Oprah remains intensely focused in this once-in-a-lifetime conversation with each girl. She wants to strike a balance: She is drawn to girls bursting with charisma, the "it factor," and to others for their quietude and depth. "Do you have lots of friends?" she asks. "My whole school loves me!" one girl says cheerfully. "Wherever I go, they follow me!" And another shyly admits to having only one friend. "It's good to have one special friend," says Oprah. Two sisters recently orphaned after family violence express concern in their separate interviews that only one might be chosen. "I would worry so much about my sister," says the younger girl, "I'd be always thinking, Where is she, is she all right, has she eaten today?"
"What's the greatest moment of your life so far?" Oprah asks. "Being here now, with you," the girls say. They are in this room because they possess a will to succeed despite terrible odds. Poised beyond their years, graceful, sweet, giggly and bursting to live a dream unthinkable only one generation ago. Some might call them lucky; others would suggest that they are a classic example of "preparation meeting opportunity."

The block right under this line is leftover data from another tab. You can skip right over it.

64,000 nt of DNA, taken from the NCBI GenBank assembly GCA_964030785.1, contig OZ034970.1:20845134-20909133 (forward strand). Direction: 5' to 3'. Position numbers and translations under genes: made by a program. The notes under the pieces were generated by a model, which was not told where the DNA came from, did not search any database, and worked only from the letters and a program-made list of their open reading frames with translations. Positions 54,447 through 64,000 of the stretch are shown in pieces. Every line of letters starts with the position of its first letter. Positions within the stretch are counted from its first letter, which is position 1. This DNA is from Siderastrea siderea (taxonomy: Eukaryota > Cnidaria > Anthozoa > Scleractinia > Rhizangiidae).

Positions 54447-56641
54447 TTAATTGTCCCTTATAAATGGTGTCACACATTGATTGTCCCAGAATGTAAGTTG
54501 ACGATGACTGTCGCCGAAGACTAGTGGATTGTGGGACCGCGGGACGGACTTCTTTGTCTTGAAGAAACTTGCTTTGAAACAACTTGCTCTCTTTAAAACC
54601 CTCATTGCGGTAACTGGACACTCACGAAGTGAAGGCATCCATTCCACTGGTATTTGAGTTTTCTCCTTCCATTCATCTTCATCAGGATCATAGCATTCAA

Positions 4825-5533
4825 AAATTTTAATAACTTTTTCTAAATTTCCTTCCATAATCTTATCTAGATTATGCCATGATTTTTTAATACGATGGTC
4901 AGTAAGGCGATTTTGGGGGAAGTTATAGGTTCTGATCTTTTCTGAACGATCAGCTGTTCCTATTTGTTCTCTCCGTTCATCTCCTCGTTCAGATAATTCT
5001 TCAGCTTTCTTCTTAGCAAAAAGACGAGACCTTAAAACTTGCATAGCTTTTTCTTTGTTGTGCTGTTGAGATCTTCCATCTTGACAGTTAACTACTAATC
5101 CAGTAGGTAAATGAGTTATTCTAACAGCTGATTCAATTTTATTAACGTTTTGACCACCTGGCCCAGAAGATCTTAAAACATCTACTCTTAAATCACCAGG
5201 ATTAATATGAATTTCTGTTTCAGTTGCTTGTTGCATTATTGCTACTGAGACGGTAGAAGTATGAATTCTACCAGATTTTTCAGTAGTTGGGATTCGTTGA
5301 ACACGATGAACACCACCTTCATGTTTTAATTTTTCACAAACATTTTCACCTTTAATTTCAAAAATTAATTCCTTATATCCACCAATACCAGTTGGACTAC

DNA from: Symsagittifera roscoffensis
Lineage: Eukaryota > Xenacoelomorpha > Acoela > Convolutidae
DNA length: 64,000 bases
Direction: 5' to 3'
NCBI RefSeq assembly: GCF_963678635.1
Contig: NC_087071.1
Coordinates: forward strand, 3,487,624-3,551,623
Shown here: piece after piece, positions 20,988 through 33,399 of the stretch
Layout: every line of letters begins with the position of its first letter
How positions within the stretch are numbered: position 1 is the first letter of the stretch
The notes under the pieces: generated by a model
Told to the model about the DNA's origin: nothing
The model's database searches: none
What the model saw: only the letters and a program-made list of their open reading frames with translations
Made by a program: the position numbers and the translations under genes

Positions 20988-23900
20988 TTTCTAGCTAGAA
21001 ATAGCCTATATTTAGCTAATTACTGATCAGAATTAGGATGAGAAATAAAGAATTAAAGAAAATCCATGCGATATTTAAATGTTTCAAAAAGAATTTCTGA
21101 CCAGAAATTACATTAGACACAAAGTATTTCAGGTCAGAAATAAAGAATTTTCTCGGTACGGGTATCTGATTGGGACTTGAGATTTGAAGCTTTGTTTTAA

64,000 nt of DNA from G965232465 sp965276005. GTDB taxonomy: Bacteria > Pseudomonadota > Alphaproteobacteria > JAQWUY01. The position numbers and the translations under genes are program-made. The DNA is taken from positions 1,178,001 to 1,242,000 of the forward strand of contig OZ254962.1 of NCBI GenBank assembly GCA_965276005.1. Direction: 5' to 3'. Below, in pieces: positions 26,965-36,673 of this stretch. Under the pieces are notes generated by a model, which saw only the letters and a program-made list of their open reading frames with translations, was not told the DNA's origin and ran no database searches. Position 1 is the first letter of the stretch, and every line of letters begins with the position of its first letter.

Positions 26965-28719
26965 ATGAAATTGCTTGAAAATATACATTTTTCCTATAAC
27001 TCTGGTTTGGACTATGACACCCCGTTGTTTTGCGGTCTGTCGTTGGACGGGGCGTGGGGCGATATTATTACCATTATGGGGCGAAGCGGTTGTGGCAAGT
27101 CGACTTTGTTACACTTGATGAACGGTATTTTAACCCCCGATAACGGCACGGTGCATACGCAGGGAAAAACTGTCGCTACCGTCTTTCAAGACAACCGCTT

It will be difficult to make the final choices. "Really hard!" Oprah says. "But we're creating a model, only 15 girls in a classroom, where each child will have attention." Her requirements are stringent: No pregnancies, no drugs or alcohol; hair must be short or neatly braided. Her hopes are high: The charter group will be made up of 7th and 8th graders, who will become the first two graduating classes. By then the school will have a student body of approximately 450. Trained in decision making, critical and expansive thinking, social responsibility and the rewards of giving back to one's own community, they will be prepared to lead in the quest for peace, progress, and prosperity in South Africa and the world.